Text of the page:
The muftis eventually agreed to issue a fatwa recognizing the French as the legitimate rulers of Egypt, on condition that Napoleon and the French army converted to Islam. Napoleon, for his part, had no objection to this, and felt with a little persuasion he could sell this to his army as a mere formality. … But the muftis insisted that such a move should be more than a formality: the French would all have to be circumcised and swear to abstain from alcohol. At this stage Napoleon was forced to concede that such a move was impossible: no French soldier would ever swear to abstain from alcohol. Even so, he continued to press the muftis at their afternoon meetings, until finally they found their way to a suitably devious concession: because the French were not Christians, although they were not Muslims they could be recognized as allies of the Muslim religion. (3)

See “Napoleon at the Pyramids: Myth versus Fact.”

4. Napoleon shot off the Sphinx’s nose.

View of the Sphinx by Frederik Ludvig Norden, 1737. Sixty years before Napoleon’s troops allegedly shot it off, the Sphinx’s nose was already missing. Source: Wellcome Images, https://wellcomeimages.org/.

View of the Sphinx by Frederik Ludvig Norden, 1737. Sixty years before Napoleon’s troops allegedly shot it off, the Sphinx’s nose was already missing. Source: Wellcome Images, https://wellcomeimages.org/

Another myth says that Napoleon was responsible for the destruction of the Sphinx’s nose, having ordered his troops to use it for target practice with their cannons. In fact, the Sphinx’s nose was gone years before Napoleon and his troops arrived in Egypt. In 1737, Danish naval captain Frederik Ludvig Norden made sketches of the Sphinx that were published in 1755 and clearly show a nose-free monument. See “Did Napoleon’s troops shoot the nose off the Sphinx?” by Tom Holmberg on The Napoleon Series.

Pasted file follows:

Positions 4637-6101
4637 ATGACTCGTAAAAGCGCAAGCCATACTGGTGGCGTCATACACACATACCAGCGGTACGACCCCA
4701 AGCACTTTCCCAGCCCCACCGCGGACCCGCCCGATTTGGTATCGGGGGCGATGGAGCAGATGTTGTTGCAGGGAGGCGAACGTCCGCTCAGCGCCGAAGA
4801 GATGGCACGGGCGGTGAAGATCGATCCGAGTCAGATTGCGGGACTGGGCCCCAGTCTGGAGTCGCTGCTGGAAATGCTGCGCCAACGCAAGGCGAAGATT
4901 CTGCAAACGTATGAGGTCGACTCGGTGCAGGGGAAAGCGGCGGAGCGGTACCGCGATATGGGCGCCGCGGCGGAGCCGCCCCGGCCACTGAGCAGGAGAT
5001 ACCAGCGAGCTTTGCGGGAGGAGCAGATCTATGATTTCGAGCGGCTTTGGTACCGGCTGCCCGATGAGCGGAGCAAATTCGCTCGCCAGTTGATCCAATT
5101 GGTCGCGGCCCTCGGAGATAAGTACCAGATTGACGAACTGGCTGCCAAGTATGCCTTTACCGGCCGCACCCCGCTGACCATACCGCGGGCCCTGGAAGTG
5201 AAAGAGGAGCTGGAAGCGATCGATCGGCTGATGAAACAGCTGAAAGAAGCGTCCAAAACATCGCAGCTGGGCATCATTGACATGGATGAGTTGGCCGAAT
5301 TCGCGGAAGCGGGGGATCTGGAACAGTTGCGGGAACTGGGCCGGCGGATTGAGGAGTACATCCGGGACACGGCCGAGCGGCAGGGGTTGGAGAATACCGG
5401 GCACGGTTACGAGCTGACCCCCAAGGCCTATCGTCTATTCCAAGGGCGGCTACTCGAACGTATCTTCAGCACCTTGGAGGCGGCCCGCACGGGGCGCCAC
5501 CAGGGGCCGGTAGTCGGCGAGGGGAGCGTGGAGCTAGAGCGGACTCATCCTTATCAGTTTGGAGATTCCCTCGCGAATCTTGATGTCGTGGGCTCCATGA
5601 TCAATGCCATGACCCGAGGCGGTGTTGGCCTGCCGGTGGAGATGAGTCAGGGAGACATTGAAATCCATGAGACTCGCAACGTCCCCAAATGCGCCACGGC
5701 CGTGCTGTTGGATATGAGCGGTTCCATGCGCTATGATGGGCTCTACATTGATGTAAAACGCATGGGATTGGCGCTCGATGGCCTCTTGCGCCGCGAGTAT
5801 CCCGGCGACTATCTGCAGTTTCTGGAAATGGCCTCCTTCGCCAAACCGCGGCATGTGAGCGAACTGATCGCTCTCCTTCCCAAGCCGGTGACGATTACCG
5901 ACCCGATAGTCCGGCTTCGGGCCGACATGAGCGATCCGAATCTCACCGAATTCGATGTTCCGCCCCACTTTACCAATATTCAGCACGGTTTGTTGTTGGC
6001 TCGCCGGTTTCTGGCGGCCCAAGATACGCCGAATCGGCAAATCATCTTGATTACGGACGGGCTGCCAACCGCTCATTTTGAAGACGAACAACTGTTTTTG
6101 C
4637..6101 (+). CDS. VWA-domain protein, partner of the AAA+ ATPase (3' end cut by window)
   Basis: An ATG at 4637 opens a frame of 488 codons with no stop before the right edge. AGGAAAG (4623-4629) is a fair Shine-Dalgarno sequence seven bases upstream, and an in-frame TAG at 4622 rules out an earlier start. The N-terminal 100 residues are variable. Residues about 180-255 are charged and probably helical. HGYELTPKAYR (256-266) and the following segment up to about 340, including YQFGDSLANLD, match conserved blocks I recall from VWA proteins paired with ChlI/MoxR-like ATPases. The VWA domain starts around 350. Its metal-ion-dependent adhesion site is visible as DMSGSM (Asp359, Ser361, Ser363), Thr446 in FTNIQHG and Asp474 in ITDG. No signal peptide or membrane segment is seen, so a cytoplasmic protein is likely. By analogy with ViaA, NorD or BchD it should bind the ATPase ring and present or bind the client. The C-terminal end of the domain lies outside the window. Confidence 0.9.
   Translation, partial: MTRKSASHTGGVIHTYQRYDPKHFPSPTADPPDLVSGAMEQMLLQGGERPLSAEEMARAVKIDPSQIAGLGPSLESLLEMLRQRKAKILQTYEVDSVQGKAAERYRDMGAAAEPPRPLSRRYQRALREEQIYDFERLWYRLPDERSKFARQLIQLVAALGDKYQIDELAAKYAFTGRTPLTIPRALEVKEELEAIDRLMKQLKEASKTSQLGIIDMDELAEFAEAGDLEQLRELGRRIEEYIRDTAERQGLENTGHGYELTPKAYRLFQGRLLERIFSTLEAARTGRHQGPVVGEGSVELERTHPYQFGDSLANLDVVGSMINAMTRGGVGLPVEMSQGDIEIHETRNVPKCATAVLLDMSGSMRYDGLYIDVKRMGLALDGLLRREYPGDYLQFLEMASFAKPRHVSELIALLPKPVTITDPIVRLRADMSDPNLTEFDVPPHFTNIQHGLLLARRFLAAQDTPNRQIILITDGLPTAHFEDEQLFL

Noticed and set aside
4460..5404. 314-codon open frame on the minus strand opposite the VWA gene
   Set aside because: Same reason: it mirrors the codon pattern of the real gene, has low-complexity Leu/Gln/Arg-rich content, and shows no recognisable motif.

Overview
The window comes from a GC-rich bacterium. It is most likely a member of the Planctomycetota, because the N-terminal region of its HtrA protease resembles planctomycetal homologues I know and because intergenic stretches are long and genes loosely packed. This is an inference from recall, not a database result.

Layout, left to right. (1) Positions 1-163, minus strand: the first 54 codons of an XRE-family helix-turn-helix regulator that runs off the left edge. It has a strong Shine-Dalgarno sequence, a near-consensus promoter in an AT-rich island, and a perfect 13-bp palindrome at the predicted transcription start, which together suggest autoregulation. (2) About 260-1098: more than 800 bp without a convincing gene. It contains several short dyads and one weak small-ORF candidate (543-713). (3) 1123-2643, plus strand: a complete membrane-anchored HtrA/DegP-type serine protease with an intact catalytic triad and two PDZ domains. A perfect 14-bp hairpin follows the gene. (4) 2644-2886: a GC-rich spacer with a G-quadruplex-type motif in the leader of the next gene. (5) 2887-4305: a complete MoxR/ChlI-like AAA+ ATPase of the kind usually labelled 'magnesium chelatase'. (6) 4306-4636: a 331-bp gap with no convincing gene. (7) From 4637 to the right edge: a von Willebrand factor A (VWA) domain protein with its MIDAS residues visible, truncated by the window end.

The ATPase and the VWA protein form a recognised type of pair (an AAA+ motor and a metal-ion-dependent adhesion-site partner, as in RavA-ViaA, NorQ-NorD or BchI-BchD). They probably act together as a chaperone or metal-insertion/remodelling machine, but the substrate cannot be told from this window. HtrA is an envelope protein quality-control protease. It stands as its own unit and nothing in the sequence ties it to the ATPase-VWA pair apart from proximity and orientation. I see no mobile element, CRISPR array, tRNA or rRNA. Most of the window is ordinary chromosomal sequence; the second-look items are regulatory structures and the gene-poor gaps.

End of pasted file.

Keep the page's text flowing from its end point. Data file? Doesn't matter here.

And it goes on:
5. Napoleon met Princess Caraboo.

In April 1817, a British imposter named Mary Baker convinced residents in the Bristol area that she was the exotic Princess Caraboo from a far-off island kingdom. After Baker’s fraud was discovered, she set sail for Philadelphia. On September 13, 1817, the Bristol Journal reported that Baker’s ship had been blown close to the South Atlantic island of St. Helena by a storm. “Princess Caraboo” allegedly leapt into a boat, cut herself adrift and rowed ashore, where St. Helena Governor Hudson Lowe introduced her to Napoleon, who was  imprisoned on the island. Napoleon “embraced her with every demonstration of enthusiastic rapture” and “intimated to Sir Hudson his determination to apply to the Pope for a dispensation to dissolve his marriage with Maria Louisa, and to sanction his indissoluble union with the enchanting Caraboo.” (4) The report was a joke by a British journalist. There is zero evidence that Baker ever reached St. Helena, let alone met Napoleon. For more about Princess Caraboo, see “Mary Baker – The Princess Caraboo” by Geri Walton.

6. Napoleon escaped from St. Helena and a double took his place on the island.

The myth that Napoleon was replaced by a double named François-Eugène Robeaud first appeared in print in 1911, “supposedly derived from the memoirs of a police agent named Ledru (purportedly published in Liège in 1840 but not to be found in any library today).” (5) Robeaud, allegedly impoverished and living in the French village of Baleycourt, was said to have disappeared sometime in 1818 after reportedly being visited by General Gaspard Gourgaud, one of Napoleon’s former companions on St. Helena. There is no evidence that Robeaud ever existed, or that he replaced Napoleon. And, though my novel Napoleon in America is based on Napoleon escaping from St. Helena, there is no evidence that Napoleon ever left the island. See “Could Napoleon have escaped from St. Helena?